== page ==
The lookup cache is an array of {method,implementation} pairs, indexed by a hash of the method selector. If the selector doesn't match then we call the dynamic lookup function to find the implementation and fill in the table entry. Then we can just do an indirect call of the implementation. The hash function is defined to be as lightweight as possible:

	/* In the main cobj header file... */

	typedef void cobj_impl_t(void);

	/* {method,implementation} pairs */
	typedef struct cobj_mi_t {
		cobj_meth_t *m;
		cobj_impl_t *i;
	} cobj_mi_t;

	/* standard prefix of all objects */
	#define COBJ_PREFIX cobj_mi_t *cobj_mi

	typedef struct cobj_t {
		COBJ_PREFIX;
	} cobj_t;

	#define COBJ_MI_SIZE 32
	#define COBJ_HASH(m) (((int)(m) / sizeof(cobj_mi_t)) % COBJ_MI_SIZE)

As well as the explicit operations for computing the hash, the compiler needs to multiply it by sizeof(cobj_mi_t) when indexing the cache. The resulting combination will just compile to (m & 0xF8) - i.e. we use the most random bits from the method object's address as the index.

In kobj, the lookup function was fixed. Classes just consisted of a lookup cache shared by all instances, and a simple table of {method,implementation} pairs that the dynamic lookup function could search. Objects had a similarly simple structure: they were just structs whose first member pointed to the object's class's method cache. There was no support for inheritance; however some parts of the kernel had hacked up their own implementations using the C++ layout with the base class's members as the prefix of the object with the derived class's members following. The problem with this is it introduces another opportunity for ABI incompatibility: if the base class changes size then all derived classes need to be recompiled.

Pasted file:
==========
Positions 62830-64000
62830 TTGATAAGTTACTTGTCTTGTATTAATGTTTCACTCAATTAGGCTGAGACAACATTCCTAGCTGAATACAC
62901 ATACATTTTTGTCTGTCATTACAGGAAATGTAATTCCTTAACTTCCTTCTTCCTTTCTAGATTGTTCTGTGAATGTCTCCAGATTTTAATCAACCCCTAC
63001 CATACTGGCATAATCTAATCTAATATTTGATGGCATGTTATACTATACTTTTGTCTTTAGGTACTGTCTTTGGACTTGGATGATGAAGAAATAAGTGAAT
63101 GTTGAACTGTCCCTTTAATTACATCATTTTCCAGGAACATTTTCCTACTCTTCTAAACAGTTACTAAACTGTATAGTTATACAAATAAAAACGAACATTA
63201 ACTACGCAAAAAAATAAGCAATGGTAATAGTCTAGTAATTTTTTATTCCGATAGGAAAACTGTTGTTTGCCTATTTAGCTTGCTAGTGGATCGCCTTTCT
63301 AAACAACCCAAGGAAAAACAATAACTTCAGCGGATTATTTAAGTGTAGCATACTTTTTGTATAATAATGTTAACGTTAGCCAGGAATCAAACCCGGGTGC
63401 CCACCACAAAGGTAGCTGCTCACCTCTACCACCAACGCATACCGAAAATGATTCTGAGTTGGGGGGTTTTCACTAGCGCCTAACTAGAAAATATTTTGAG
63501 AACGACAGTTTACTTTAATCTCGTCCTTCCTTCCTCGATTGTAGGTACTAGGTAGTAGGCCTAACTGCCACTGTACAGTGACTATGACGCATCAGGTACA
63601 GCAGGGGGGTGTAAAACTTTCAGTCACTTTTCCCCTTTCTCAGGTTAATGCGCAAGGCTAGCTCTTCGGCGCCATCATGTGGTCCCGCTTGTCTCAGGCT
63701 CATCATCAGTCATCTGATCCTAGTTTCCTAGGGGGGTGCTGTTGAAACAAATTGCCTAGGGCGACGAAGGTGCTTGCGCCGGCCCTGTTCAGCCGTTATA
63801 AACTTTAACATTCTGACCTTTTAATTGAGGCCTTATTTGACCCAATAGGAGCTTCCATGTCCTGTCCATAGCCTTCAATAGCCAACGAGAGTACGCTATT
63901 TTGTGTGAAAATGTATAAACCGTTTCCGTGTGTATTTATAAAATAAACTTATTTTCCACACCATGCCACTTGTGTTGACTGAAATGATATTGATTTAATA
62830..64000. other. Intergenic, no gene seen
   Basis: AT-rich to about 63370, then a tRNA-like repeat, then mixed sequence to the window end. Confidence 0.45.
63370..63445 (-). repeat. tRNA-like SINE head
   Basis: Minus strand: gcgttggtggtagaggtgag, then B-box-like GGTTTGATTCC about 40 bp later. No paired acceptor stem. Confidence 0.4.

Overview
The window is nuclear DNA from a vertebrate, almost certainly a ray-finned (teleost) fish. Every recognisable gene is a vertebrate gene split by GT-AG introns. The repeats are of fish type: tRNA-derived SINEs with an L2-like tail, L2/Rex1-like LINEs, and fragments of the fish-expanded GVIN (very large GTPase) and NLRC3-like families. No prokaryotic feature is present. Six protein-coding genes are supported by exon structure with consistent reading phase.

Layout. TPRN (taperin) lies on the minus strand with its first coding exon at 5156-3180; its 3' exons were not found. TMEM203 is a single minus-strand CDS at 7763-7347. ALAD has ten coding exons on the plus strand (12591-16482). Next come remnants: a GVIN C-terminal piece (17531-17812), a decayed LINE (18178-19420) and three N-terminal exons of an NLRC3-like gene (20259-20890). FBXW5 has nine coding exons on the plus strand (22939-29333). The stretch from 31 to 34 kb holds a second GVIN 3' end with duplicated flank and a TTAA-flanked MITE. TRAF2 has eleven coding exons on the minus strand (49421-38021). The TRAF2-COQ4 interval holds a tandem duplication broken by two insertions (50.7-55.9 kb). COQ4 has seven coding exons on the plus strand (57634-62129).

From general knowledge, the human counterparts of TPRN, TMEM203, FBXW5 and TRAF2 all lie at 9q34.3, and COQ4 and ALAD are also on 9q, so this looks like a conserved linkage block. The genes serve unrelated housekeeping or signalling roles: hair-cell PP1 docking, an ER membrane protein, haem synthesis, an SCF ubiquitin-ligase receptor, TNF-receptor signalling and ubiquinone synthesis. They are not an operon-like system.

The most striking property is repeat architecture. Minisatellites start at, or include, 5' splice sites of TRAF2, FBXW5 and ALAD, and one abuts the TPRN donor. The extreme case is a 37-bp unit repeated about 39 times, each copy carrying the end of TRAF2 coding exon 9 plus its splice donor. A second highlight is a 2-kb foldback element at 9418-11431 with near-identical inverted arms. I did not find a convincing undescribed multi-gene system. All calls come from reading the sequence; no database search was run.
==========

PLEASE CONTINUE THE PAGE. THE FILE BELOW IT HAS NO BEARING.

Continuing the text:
I was interested in extending the object system to allow inheritance of various kinds whilst avoiding as much ABI coupling as possible. I had read the Art of the Metaobject Protocol so I was also interested in playing around with object systems where you could replace key parts like object layout, inheritance structure, etc.

In a traditional OO system, each class is also an object. The class-dependent operations are things like dynamic method lookup and object creation. If a class is an object then these operations should be methods on the class object. This implies that a class must be an instance of a class, which in Smalltalk terminology is called a metaclass. I envisioned having different metaclasses to implement simple method lookup, single inheritance, multiple inheritance, mixin inheritance, etc. Thus the dynamic lookup function just juggles things so that it can perform the appropriate method invocation on the original object's class and save the result in the cache.

	/* In the main cobj header file... */

	/* common prefix of class objects */
	#define COBJ_CLASS_PREFIX COBJ_PREFIX; cobj_mi_t cache[COBJ_MI_SIZE]

	typedef struct cobj_class_t {
		COBJ_CLASS_PREFIX;
	} cobj_class_t;

	static inline cobj_t *cobj_class(cobj_t *obj) {
		void *cache = obj->cobj_mi;
		void *class = (char *)cache - offsetof(cobj_class_t, cache);
		return(class);
	}

	/* In the main cobj code file... */

	void cobj_lookup(cobj_t *obj, cobj_meth_t *meth) {
		cobj_mi_t *mi = &obj->cobj_mi[COBJ_HASH(meth)];
		mi->i = cobj_do_lookup(cobj_class(obj), meth, obj);
		mi->m = meth;
	}